Saturday, June 27, 2009

Dove that Ventured Outside, by Rainer Maria Rilke

Missoulasunsetnl_copy

Dove that ventured outside, 

flying far from the dovecote:
housed and protected again,

one with the day, the night,
knows what serenity is,  

for she has felt her wings
pass through all distance and fear

in the course of her wanderings.

The doves that remained at home,

never exposed to loss,
innocent and secure, 

cannot know tenderness;
only the won-back heart 

can ever be satisfied: free,
through all it has given up,  

to rejoice in its mastery. 

Being arches itself

over the vast abyss.
Ah the ball that we dared,

that we hurled into infinite space,
Doesn’t it fill our hands

differently with its return:
heavier by the weight

of where it has been.

Rainer Maria Rilke

Ahead of All Parting:  The Selected Poetry and Prose of Rainer Maria Rilke

8 comments:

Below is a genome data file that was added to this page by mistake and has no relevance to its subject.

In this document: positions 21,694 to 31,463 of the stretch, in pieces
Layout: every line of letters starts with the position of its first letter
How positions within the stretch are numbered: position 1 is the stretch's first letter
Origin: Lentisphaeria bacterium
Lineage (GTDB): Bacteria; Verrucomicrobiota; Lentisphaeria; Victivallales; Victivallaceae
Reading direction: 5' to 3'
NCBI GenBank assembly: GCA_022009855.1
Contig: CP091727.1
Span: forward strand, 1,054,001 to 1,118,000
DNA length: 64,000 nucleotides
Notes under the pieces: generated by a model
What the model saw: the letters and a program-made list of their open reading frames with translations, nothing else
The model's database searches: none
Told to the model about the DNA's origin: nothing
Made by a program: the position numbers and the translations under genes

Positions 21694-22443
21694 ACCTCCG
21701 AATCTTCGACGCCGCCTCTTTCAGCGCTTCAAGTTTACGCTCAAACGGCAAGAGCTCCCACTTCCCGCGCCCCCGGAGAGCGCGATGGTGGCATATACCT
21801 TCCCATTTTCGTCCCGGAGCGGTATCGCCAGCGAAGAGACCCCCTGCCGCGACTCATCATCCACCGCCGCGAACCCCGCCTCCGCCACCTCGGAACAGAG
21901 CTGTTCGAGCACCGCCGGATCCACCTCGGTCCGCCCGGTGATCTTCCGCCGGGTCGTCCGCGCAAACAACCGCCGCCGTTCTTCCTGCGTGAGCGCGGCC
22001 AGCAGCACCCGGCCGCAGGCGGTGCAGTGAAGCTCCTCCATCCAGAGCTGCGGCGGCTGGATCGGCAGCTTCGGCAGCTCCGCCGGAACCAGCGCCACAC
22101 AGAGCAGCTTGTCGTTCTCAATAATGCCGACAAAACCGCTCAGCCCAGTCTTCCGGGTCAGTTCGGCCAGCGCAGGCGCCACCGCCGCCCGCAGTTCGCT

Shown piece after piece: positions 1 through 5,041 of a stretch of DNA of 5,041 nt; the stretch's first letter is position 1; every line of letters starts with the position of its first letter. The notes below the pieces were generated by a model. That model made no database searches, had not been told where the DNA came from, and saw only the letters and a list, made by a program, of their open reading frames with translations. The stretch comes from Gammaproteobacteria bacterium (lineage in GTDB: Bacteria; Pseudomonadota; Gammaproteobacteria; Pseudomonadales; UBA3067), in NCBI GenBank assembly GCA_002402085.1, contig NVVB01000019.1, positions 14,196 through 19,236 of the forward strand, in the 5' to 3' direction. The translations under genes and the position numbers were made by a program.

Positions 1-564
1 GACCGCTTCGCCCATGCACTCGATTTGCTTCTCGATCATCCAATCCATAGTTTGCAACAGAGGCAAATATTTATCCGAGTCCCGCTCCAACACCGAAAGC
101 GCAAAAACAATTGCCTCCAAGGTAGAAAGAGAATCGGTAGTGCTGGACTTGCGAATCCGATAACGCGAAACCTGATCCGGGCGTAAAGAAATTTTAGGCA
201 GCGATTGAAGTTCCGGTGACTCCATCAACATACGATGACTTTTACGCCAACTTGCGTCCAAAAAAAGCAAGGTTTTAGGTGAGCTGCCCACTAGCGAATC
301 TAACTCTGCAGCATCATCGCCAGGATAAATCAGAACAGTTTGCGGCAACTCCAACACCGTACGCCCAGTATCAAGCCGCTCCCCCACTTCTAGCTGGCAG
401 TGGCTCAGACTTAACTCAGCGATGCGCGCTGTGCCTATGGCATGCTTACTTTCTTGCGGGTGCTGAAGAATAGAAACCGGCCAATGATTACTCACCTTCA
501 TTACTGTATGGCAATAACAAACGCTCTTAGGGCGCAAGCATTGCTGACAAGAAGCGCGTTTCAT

apriliniowa said...

Rilke was a fine fine poet. Wonderful poem. :)

Protege said...

Beautiful; very illustrative and reflective of the way I feel right now.
Have a lovely weekend.
xoxo

lakeviewer said...

I don't know too many people who know of Rilke. I'm glad to read this on your blog. Love the lines:

"Ah the ball that we dared, that we hurled into infinite space, doesn't it fill our hands dirrerently with its return: heavier by the weight of where it has been."

Very true! Experience changes us.

Angela Recada said...

How wonderful to see Rilke here!

I've always enjoyed his poetry, especially in the original German. This is a very lovely translation!

Thanks for posting it!

Hugs,
Angela

Sher said...

I didn't know her, Thanks for the introduction. I'll have to google her to find out more.

Woman in a Window said...

I share my favorite lines with Rosario. How that ball grows in size, too.

Bonnie, Original Art Studio said...

. . . "heavier" and wiser. His words transcend ego and speak of deep, interior places . . . thank you . . . love the photo preceding the poem.

sallymandy said...

Thanks, everybody. I had never heard this poem before, but took to it right away. Does anyone remember the movie "Awakenings" with Robin Williams?

That was where I first heard of Rilke, and ever since then have enjoyed more of his works.